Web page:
Are the co-drivers really to blame for the startline accidents at the Gold Coast 600?

A series of startline accidents at the V8 Supercars’ Gold Coast 600 round last weekend has prompted suggestions that the international-class guest drivers should not be allowed to take the start of the event’s two 300-kilometre races.

All well and good on the surface, one could reasonably argue, but the teams have no one to blame but themselves…

Since 2010, the Gold Coast 600 has sees each of the field’s 28 regular drivers paired with a guest driver who competes overseas. The event has proven extremely popular, and this year’s event saw top-line drivers from a host of categories take part.

Included were those from IndyCars, the World Endurance Championship, the FIA GT championship, as well as other international touring car championships, such as the Italian Superstars series.

But last weekend’s event – which saw Sebastien Bourdais and Jamie Whincup claim victory in Race 1, while Will Davison and Mika Salo did likewise in Race 2 – was marred by several heavy accidents at the start of Saturday’s opening race, with the damage proving too heavy for three cars to participate any further for the remainder of the weekend.

Saturday’s race took three attempts to get underway. The first accident was triggered by a slow-starting James Hinchcliffe, who caught out the faster-starting Vitantonio Liuzzi, Simon Pagenaud and Ricky Taylor – the latter was pitched into a frightening roll in his GRM Holden that he was co-driving with Michael Caruso:

The second start saw Nicolas Minassian stall his car, and he was collected by his French compatriot Franck Montagny, which triggered another race restart.

“That’s what happens when all the international drivers start the race,” main driver Lee Holdsworth – who shared his cockpit with Pagenaud – said following the event.

The Holdsworth/Pagenaud car after the second Saturday accident“It wasn’t Simon’s fault, he got a ripper start. But a few of the guys up the front got shockers as they are not used to starting these cars.”

Pagenaud – winner of this year’s ‘Rookie of the Year’ crown in the IndyCar Series – was in completely agreement after his IRWIN Tools-sponsored car was completely destroyed in the Race 1 smash (pictured right).

“Unfortunately doing standing starts with guys that are not used to it is creating issues every year. It’s a shame but starting where we did got us into trouble.”

That’s all well and good, but pointing the finger at the international drivers is grossly unfair when the V8 Supercars structure actually sets them up for failure.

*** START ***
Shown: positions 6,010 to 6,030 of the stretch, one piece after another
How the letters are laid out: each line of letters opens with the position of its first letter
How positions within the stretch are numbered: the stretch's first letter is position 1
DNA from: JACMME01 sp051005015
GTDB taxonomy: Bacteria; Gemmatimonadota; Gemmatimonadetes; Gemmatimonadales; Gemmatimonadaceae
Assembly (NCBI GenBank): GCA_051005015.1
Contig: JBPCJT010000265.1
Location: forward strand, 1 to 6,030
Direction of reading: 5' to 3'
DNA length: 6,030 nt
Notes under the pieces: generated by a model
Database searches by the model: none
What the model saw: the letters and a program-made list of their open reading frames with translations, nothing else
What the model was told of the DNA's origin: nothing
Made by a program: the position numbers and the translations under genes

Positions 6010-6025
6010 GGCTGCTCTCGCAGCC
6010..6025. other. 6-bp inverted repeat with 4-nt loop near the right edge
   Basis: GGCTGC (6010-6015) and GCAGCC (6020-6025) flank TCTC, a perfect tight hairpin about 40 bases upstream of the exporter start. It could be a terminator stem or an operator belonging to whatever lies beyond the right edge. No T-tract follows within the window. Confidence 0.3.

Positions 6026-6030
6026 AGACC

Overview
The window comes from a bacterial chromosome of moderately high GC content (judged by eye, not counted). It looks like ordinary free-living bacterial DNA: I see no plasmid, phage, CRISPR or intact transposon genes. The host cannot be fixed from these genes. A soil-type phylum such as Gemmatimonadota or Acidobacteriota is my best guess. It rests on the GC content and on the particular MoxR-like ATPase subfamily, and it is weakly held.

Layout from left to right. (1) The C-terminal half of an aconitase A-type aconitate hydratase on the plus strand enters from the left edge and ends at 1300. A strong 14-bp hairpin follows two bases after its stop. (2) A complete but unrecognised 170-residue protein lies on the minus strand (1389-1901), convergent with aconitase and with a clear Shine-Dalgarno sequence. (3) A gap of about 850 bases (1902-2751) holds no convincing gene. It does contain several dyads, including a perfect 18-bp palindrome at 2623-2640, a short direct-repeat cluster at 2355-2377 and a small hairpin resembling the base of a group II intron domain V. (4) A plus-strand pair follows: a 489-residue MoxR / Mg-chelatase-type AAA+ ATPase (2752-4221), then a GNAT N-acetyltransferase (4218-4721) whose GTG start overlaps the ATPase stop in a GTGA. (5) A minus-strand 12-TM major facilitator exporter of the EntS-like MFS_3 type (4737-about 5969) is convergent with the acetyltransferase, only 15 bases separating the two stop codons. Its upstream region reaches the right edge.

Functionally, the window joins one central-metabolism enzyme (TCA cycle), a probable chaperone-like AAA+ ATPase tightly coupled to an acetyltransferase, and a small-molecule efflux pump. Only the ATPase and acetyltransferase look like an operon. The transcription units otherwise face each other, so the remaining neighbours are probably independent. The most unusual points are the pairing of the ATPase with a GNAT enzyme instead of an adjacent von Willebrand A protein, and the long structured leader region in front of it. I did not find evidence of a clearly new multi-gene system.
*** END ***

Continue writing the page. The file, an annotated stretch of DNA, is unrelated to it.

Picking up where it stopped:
By dint of the type of racing that many of these guest drivers do, most are wholly unaccustomed to standing starts.

Added to that is just a single day’s testing for these drivers in which to get to grips with these cars.

And then when there is the expectation that the leading drivers are behind the wheel when the chequered flag falls, then you’re of course going to see the co-drivers behind the wheel at the start of the race, while the veteran pilots bring the car home.

Holdsworth’s suggestion has some merit, but entire grid accepted the risk in starting both races with the co-drivers behind the wheel. To then turn around the criticise this smacks of hypocrisy.

Tonio Liuzzi perhaps pointed out another major contributing factor to the chaos, that being the tight confines of the Surfers Paradise street circuit. His car – which he shared with Tony D’Alberto – was virtually destroyed in the first Saturday accident, and the team took no further part in the weekend.

“It was a shame and a bit of a mess, but that’s what happens on a narrow track,” he said.

Quite right.

So what should the V8 Supercars organisers do to correct this, if indeed it even needs fixing? Rolling starts? Insisting that the main drivers start the race? More testing for the guest drivers? Post your suggestions below…

A double-billing of F1 and V8s at Abu Dhabi!

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Richard Bailey

Founder & Chief Editor at MotorsportM8
Hasn't missed a Grand Prix since 1989. Has a soft spot for Minardi. Tattooed with 35+ Grand Prix circuits.